Sakura Cray-Pas Specialist Oil Pastel - Raw Sienna

Item #:20047-8060
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Raw Sienna
Raw Sienna

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Product Details

Color:
Raw Sienna
Mfg #:
ESP-110

Pigment Information

This color contains the following pigments:

PBr7-Raw Sienna

PY55-Diarylide Yellow Deep

PY42-Yellow Ochre

PBr6-Mars Brown

PR101-Red Iron Oxide

PR102-Natural Light Red Iron Oxide


Pigment Name

PBr7-Raw Sienna

Pigment Type

earth

Chemical Name

hydrated iron oxide

Chemical Formula

α-FeO3+(OH) or Fe2O3

Properties

Raw Sienna is a moderately dull deep earth yellow with medium tinting strength and excellent transparency. It is one of the basic permanent artists' pigments and is made from a form of limonite clay whose yellow-brown color results from ferric oxides. Raw Sienna is preferable to Yellow Ochre for creating flesh tones, due to its higher subtlety of color when mixed with white. It creates a bright Ochre when mixed with Cadmium Yellow and creates greens and grays when mixed with Ultramarine. Raw Sienna dries quickly.

Permanence

Raw Sienna has good permanence.

Toxicity

Raw Sienna has no significant hazards.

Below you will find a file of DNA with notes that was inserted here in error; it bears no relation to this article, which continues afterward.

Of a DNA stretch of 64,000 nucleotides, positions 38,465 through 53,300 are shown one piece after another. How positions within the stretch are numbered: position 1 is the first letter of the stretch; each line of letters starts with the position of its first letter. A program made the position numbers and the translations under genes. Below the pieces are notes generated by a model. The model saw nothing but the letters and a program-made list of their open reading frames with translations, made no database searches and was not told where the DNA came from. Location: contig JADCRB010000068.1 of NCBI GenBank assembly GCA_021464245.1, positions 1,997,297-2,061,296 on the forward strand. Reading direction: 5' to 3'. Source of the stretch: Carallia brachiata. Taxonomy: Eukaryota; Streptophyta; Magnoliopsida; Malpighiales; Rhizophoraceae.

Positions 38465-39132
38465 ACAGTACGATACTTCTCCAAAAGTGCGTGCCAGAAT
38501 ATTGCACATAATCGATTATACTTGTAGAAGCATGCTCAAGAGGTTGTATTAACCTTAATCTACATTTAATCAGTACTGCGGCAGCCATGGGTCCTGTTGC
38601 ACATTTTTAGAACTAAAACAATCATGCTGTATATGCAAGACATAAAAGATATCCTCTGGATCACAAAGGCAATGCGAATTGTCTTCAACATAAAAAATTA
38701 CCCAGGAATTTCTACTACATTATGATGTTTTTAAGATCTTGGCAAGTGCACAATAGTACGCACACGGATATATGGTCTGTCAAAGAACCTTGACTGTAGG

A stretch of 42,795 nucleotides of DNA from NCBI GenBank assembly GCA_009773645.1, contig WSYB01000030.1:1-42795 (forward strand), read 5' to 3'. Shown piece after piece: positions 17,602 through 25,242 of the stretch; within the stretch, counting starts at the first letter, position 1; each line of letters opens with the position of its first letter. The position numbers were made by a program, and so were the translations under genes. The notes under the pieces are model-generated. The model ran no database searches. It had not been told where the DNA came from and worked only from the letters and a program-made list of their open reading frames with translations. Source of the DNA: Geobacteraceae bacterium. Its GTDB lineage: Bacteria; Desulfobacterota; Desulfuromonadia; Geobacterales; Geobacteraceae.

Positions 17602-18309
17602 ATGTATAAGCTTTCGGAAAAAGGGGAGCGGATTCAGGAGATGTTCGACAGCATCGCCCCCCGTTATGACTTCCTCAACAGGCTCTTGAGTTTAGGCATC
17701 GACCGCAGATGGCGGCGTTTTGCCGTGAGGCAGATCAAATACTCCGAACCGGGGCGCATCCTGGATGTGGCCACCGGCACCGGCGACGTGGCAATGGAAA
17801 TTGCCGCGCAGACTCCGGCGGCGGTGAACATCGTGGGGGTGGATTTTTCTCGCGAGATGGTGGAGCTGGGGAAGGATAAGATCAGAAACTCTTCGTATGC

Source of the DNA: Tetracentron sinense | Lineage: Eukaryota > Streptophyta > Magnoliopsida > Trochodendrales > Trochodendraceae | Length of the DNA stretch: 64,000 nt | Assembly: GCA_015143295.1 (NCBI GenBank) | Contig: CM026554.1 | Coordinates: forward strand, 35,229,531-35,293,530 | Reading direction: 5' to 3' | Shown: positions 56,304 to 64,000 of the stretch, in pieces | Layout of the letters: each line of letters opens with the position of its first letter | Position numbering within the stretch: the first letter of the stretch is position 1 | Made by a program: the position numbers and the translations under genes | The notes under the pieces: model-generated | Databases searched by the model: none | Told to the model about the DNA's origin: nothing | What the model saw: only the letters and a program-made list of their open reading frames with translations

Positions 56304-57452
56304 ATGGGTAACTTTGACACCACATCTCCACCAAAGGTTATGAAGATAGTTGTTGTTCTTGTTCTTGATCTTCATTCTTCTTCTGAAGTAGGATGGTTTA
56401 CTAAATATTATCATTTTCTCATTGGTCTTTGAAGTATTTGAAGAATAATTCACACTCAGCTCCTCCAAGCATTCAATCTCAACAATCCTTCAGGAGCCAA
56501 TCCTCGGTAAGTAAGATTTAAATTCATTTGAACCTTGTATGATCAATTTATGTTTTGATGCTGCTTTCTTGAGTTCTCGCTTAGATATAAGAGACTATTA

History

Raw Sienna has been used as a pigment since prehistoric times, although its current name came about during the Renaissance. It comes from the city of Siena, in Italy, and is short for terra di Siena, meaning earth of Siena. Sienna was famous for the mining and production of earth pigments from the Renaissance until World War II. Due to the depletion of clay deposits in Tuscany, Italian siennas now come from other areas, including Sicily and Sardinia.


Pigment Name

PY55-Diarylide Yellow Deep

Pigment Type

organic, disazo

Chemical Formula

C34H30Cl2N6O4

Properties

Diarylide Yellow Deep is a semi-transparent deep yellow pigment with high tinting strength.

Permanence

Diarylide Yellow Deep is less lightfst than other diarylide yellows, often rated fair. Its fightfastness has been rated only 5 on the blue wool scale (5-8).

Toxicity

Diarylide Yellow pigments have no significant acute hazards, but possible chronic hazards have not been well studied.

History


Pigment Name